Natural Enemies in Field Crops: A Guide to Biological Control (E2721)
October 27, 2015 - Author: Jana C. Lee
What is Biological Control?
Centuries ago, Chinese farmers observed that ants in their citrus orchards were feeding on caterpillars, beetles and leaf-feeding bugs. The farmers discovered that collecting the papery nests of a specific type of ant from trees in the countryside and moving them into their orchards gave them better control of some pests. They also provided aerial bamboo bridges among the citrus trees to help the ants move easily from tree to tree. These efforts to increase the numbers of ants in the orchard and to heighten their efficiency as predators is the first recorded occurrence of biological control of insects. Biological control is the manipulation of populations of living beneficial organisms, called natural enemies, to reduce the numbers of pests or the amount of damage caused by pests.
Agents of Biological Control
Most of us are familiar with spiders, ladybugs and praying mantids and how they feed on pests. Many other natural enemies also control pests. There are three major groups of natural enemies: predators, parasitoids and pathogens.
Predators may be insects or other arthropods, such as spiders. Each individual consumes many insect prey during its lifetime. Predators are often large, active and conspicuous in their behavior and are, therefore, readily recognized in the field.
Parasitoids are insects that lay their eggs in or on the host insect. When the parasitoid egg hatches, the young parasitoid larva feeds on the host (sometimes an important pest) and kills it. Usually the parasitoid larva feeds on one host until it becomes an adult. Many parasitoids are very specific to the type of host insect they can attack and not harmful to humans. Though parasitoids are very common, they are small and often go unnoticed.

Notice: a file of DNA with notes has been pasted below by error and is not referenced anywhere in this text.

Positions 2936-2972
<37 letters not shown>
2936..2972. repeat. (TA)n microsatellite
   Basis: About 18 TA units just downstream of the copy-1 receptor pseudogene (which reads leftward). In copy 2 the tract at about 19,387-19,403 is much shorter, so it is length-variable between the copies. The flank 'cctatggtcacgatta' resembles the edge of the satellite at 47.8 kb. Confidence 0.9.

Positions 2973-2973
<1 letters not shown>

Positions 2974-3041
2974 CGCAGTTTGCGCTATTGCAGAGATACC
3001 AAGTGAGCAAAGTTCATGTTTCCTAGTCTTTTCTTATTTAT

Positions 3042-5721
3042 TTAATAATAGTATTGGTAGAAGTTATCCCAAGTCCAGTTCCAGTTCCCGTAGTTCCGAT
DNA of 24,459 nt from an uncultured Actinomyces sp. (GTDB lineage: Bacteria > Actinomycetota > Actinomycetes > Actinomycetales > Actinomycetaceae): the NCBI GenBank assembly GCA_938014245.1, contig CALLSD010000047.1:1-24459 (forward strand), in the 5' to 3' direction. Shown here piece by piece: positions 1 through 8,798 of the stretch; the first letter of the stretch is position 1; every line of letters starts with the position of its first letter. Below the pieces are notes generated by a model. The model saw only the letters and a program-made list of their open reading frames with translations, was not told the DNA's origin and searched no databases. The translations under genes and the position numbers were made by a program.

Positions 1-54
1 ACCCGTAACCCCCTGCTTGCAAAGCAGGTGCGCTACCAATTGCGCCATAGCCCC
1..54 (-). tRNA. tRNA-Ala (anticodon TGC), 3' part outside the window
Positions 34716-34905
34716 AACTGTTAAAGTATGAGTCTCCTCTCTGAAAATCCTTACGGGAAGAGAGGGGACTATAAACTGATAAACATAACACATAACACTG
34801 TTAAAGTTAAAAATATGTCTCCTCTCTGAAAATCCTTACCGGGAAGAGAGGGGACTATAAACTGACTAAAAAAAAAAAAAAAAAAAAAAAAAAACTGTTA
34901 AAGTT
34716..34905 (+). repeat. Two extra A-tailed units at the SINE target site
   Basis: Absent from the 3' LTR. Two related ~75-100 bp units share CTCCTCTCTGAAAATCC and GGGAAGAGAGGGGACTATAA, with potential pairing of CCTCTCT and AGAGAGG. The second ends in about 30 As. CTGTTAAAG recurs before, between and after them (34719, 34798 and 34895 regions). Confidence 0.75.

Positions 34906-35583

Pathogens are viruses, bacteria, fungi, nematodes and other microorganisms that cause insect diseases. Disease epidemics among insects occur naturally when insect populations are very large or when environmental conditions favor the growth of the disease organism. Certain insect pathogens are available commercially as microbial insecticides and have been convenient and successful in achieving biological control of pests.
Approaches to Biological Control
There are three broad approaches to biological control. Classical biological control is conducted by federal and state agencies when pests are exotic in origin. Exotic natural enemies are imported and released to bring about control. Though you will not be importing natural enemies into the field, some important natural enemies such as parasitoids of alfalfa weevil and cereal leaf beetle are here because of past classical biological control programs. Conservation biological control improves the effectiveness of natural enemies through farming practices that provide necessary resources for their survival and protect them from toxins and other adverse conditions. Augmentation biological control temporarily increases the numbers of natural enemies through periodic releases, thereby increasing the overall numbers of natural enemies and improving biological control.